Defence Minister Sergei Shoigu said the exercises would be similar in size to those held in September 1981 by the Soviet authorities, called Zapad-81, or West 81.
Russian Defense Minister Sergei Shoigu announced plans for an upcoming military exercise - dubbed Vostok-2018, which translates to East 2018 - on Tuesday.
China's and Mongolia's armed forces will provide ground troops as well as planes, helicopters and command posts, the source added.
Russia plans to stage its biggest war games in almost four decades in a massive military exercise including the Chinese and Mongolian armies, Defense Minister Sergei Shoigu said on Tuesday according to multiple Russian news agencies.
"Imagine that at the same time in movement at work are 36 thousand units of military equipment - tanks, armored personnel carriers, infantry fighting vehicles, and all this, of course, is tested in conditions as close to the fighting", - said Shoigu.
Kremlin spokesman Dmitry Peskov said the Vostok-2018 drills were justified given "aggressive and unfriendly" attitudes towards his country.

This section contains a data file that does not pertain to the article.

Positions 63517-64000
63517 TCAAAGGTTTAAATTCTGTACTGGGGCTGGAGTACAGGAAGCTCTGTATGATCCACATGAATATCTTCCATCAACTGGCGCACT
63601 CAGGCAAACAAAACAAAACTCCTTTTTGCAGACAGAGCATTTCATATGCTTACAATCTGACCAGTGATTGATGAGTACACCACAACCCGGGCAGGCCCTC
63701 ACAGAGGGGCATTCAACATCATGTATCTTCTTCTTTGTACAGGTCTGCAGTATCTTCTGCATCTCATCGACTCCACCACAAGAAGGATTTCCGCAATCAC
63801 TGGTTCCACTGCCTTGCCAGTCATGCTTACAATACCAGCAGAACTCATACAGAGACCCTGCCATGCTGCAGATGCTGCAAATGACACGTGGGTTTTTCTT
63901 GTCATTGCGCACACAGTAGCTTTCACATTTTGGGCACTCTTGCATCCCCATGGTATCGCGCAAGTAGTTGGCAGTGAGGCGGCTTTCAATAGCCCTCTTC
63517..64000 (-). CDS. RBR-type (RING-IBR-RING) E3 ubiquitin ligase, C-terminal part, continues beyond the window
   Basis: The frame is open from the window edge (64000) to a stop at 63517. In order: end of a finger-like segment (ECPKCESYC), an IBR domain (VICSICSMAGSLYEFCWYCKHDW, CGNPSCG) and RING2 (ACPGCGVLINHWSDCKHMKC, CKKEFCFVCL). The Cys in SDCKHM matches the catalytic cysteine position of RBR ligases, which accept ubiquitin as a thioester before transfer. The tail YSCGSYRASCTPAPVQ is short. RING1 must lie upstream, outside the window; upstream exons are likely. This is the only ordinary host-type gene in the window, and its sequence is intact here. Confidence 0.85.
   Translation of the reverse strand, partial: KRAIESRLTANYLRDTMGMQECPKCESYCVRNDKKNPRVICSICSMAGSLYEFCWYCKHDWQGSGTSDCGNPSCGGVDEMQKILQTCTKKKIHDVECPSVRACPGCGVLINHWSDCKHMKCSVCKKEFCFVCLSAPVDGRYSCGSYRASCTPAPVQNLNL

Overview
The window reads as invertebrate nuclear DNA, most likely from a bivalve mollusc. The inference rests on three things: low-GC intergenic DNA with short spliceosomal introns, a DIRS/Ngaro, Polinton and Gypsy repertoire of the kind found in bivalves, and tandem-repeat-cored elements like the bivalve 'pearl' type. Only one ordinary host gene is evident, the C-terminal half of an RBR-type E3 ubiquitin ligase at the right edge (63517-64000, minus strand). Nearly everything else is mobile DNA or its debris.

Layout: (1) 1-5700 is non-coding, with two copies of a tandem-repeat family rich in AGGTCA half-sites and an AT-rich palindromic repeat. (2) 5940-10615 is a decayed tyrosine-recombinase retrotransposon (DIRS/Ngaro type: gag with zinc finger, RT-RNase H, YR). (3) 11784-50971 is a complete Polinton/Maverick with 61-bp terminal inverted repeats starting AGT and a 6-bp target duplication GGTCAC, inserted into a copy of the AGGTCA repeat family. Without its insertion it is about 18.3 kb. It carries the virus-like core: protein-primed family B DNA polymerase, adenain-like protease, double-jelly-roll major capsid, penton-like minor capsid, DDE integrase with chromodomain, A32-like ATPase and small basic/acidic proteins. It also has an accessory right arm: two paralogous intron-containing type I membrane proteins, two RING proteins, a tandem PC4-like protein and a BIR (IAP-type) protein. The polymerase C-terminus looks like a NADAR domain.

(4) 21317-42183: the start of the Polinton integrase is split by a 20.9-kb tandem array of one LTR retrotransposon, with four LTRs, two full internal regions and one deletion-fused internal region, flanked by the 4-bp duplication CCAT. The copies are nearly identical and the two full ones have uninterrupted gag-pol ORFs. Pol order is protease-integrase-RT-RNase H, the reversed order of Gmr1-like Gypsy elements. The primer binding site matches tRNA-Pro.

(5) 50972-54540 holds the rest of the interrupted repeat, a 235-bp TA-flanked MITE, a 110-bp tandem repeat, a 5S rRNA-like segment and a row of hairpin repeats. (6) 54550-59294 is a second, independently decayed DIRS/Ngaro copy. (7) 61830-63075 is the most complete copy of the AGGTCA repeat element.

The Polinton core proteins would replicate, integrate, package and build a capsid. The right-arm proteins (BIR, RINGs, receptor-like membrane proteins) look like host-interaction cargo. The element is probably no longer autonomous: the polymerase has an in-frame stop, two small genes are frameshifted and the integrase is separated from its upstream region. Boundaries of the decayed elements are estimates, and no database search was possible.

Russian Federation has consistently condemned Western military activity and North Atlantic Treaty Organisation maneuvers as provocative, but Peskov's reply may hint at a growing unease in Moscow, which is still uncertain about President Donald Trump as it watches the defense alliance deploy an array of units to its eastern flank.
Referring to the Soviet manoeuvres in 1981, he said: "In some ways they will repeat aspects of Zapad-81, but in other ways the scale will be bigger".
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"Vostok demonstrates Russia's focus on exercising large-scale conflict".
China and Russian Federation have taken part in joint military drills before but not on such a large scale. Since Moscow annexed Ukraine's Crimea in 2014, has increased forces in eastern Europe to deter more Russian military action.
Now, almost a year after that operation - and almost a year after the latest iteration of its own regular Zapad exercises - Russian Federation is hailing the approach of more war games.
He said the involvement of Chinese units showed Russian Federation and Beijing were co-operating in all areas.
"All nations have the right to exercise their armed forces", he wrote in an email.
But Nato claimed Russian Federation could have been massively under-reporting the scale of the exercises, which some of the alliance's eastern members said involved more than 100,000 servicemen.
The Reuters news agency reported this story.